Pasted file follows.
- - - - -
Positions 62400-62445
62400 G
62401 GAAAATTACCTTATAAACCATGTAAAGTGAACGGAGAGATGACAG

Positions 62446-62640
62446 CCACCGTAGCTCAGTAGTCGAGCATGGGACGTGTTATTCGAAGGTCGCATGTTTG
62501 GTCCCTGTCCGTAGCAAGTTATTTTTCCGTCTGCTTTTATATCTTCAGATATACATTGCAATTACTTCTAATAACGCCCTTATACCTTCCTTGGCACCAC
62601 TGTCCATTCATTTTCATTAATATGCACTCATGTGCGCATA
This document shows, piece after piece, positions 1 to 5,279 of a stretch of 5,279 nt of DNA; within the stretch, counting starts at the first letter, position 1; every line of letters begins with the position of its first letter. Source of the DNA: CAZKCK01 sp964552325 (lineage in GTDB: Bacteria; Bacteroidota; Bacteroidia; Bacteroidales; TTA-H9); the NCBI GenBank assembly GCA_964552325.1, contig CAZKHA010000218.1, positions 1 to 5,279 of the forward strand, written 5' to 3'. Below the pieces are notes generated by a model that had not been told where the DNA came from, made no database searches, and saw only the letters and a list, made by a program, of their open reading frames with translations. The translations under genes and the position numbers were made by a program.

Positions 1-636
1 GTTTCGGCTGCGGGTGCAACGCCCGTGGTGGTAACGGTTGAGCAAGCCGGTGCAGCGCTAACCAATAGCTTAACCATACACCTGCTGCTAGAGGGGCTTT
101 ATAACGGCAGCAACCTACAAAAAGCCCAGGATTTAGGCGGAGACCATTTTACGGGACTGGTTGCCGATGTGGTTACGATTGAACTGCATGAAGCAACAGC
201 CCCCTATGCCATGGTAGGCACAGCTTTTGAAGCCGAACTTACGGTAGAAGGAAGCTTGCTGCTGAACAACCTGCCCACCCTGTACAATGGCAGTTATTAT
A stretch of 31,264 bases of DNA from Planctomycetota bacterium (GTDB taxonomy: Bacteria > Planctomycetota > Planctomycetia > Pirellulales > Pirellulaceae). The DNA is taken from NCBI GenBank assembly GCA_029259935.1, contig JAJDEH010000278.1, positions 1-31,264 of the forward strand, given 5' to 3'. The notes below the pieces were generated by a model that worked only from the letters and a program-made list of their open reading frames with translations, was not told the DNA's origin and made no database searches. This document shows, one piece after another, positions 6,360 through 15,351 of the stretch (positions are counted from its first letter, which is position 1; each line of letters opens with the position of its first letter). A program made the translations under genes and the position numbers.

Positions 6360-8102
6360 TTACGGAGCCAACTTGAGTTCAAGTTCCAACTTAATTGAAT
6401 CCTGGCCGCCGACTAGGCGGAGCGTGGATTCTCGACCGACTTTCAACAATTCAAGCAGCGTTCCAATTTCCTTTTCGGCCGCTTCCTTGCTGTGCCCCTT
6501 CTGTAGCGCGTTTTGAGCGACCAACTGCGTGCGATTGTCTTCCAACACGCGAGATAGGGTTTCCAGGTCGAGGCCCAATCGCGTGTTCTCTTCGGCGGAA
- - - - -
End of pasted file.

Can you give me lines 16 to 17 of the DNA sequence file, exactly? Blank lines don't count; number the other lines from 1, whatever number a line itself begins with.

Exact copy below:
6401 CCTGGCCGCCGACTAGGCGGAGCGTGGATTCTCGACCGACTTTCAACAATTCAAGCAGCGTTCCAATTTCCTTTTCGGCCGCTTCCTTGCTGTGCCCCTT
6501 CTGTAGCGCGTTTTGAGCGACCAACTGCGTGCGATTGTCTTCCAACACGCGAGATAGGGTTTCCAGGTCGAGGCCCAATCGCGTGTTCTCTTCGGCGGAA